Sorry for the tags. I don't know whih one applies. Please remove not pertaining ones, then delete this line. Or comment, and I'll do it myself.


I want to put a link to a file located in /home/myname/some/path/file.tex on my desktop. This TeX file calls other TeX files inside it. Now, when I open the link, which is located on the desktop, my TeX editor, it says I opened the file /home/myname/Desktop/file.tex. I can't compile this file, because the other TeX files the main TeX file relies upon are not located where the program expects them.

Main question

How can I make a link file open the target file in its actual location instead of on the desktop?


The solution advertised here does not work as intended. With

exec /home/myname/some/path/file.tex "$@"

I get

/tmp/geany_run_script_JVX1HZ.sh: 7: /tmp/geany_run_script_JVX1HZ.sh: ./open-file.sh: Permission denied

(program exited with code: 126)
Press return to continue

Where open-file.sh is the wrapper script located on my desktop.


Although, if I open a terminal and do

chmod a+x ./open-file.sh

and change exec to texstudio, which incidentally is the program I use to open .tex files, then I can open a terminal and do

bash open-file.sh

it will launch TeXStudio with the desired file loaded in the desired target location. I still can't just double-click open-file.sh on my desktop, since that will open my text editor, letting me edit the bash script. I want to double-click the open-file.sh script file and have TeXStudio open up my file.tex file.

### EDIT 3

From this question, I deduct that I have done everything right and the file should be clickable and be executed upon clicking. Unfortunately, it doesn't. I think my permissions are correct, afaik

enter image description here

and same here

-rwxr-xr-x me me 94 Apr 27 12:00 open-file

I don't know how to make a link itself work like this, but there's a relatively easy way to get it done.

The problem appears to be that program invoked to process your data is not running with its working directory set to the location of your data file.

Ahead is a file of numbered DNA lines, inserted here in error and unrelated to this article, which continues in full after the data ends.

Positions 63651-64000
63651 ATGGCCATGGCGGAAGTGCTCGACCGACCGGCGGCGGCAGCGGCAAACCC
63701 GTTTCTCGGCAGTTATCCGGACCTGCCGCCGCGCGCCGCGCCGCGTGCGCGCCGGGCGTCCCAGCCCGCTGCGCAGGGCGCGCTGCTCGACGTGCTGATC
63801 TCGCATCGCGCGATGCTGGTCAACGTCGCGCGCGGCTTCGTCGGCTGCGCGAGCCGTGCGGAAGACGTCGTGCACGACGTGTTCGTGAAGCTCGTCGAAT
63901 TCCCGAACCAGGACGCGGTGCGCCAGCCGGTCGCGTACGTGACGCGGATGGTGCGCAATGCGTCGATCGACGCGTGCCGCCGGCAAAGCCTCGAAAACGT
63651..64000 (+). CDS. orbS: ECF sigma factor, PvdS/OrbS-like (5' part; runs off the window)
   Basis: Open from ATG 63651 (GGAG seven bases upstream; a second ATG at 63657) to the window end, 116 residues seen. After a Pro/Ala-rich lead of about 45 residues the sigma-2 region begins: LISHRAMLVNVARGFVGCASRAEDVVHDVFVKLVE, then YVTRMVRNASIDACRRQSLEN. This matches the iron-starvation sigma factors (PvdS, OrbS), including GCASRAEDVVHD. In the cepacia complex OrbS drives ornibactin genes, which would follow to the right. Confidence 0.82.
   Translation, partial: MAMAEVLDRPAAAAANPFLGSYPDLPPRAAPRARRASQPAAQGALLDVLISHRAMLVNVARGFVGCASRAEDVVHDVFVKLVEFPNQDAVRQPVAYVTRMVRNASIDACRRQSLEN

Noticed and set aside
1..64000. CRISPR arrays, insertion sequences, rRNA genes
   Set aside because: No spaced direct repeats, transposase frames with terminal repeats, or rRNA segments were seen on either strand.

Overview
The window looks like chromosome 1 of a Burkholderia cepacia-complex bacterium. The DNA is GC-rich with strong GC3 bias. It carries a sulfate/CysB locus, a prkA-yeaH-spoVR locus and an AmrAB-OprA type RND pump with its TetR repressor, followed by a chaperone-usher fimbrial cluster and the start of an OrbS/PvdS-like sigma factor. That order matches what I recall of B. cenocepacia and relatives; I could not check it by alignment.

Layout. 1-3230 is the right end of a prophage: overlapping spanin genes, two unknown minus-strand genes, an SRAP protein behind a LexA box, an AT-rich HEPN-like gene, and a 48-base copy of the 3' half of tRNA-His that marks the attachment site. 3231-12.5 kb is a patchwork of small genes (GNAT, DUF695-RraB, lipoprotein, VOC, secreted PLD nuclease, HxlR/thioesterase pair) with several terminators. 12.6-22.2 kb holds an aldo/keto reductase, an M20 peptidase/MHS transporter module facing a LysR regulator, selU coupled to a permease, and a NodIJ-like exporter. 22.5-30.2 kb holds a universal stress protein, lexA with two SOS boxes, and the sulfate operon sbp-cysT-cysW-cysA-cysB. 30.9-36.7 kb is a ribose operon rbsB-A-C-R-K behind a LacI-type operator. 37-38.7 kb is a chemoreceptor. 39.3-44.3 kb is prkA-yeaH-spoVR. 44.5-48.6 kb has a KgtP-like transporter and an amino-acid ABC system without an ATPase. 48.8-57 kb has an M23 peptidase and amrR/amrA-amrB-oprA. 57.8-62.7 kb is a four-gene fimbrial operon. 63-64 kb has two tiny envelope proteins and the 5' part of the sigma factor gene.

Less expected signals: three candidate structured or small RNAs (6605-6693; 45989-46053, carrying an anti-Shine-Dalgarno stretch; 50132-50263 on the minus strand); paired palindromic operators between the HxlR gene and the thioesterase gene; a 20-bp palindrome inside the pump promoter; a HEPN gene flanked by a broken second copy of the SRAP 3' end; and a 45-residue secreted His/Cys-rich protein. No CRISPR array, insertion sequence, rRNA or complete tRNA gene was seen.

Instead of linking the file itself, write a launcher script and pass your file location to it as a parameter. Then, link to the script from your desktop entry.

At least in KDE, this is easier to do by adding an entry to your Application Launcher with all the parameters set the way you want them and then dragging the entry from the menu to the desktop. It has a bunch of placeholder variables that let you modify the command and even lets you specify the working directory to use.

This could be simple or fancy. Start with simple:

## Usage: launcheroo working-directory data-file
## defending this script is left as an exercise for the reader
## ... or you can ask in the comments ;)
cd "$1"
myprog "$2" ## or your more fancy exec that will figure out
            ## what program to run by itself

invoked as:

launcheroo path-to-data-files data-file

This handles the most basic usage, and illustrates the approach, but doesn't handle any errors like bad or missing parameters

To get a little fancier, you could extract the path from the specified data file path using dirname or bash parameter editing instead of passing it as a separate parameter.

A quick and dirty way to get this done - especially for testing how it works - would be to just edit the desktop icon to run

cd where-the-files-are ; exec ...

Since this is Linux, there are probably many other ways to do this as well.

If you add the file as an icon on the desktop, you can directly edit its .desktop file and get it to do all sorts of interesting things. I haven't done much with those.

Just saw this answer which is essentially the same as mine with a slightly different spin to it.

  • A faint idea in the style of "and get it to do all sorts of interesting things" is what got me to start using linux in the first place, but as I'm not a programmer and find it hard to get into the matter without a direct tutor, since I have a day job I try to do to the best of my abilities, it's very hard for me to get the machines do my bidding. Thanks for the answer, I'll look into it. – thymaro May 3 '18 at 11:43
  • Everyone has different skills and priorities.That's what makes the world work. I'd be happy to do a step by step on this, but it should probably be done outside of the Q&A here. I don't know how to get from here to there without publishing my personal email address, etc. I'll see what they say on meta. – Joe May 3 '18 at 21:35
  • uhm... you can hit me up on telegram, github or twitter. I use the same handle on those three as on the SE network. are such comments allowed, when not explicitly posting the respective links? – thymaro May 4 '18 at 7:30

Your Answer

By clicking “Post Your Answer”, you agree to our terms of service, privacy policy and cookie policy

Not the answer you're looking for? Browse other questions tagged or ask your own question.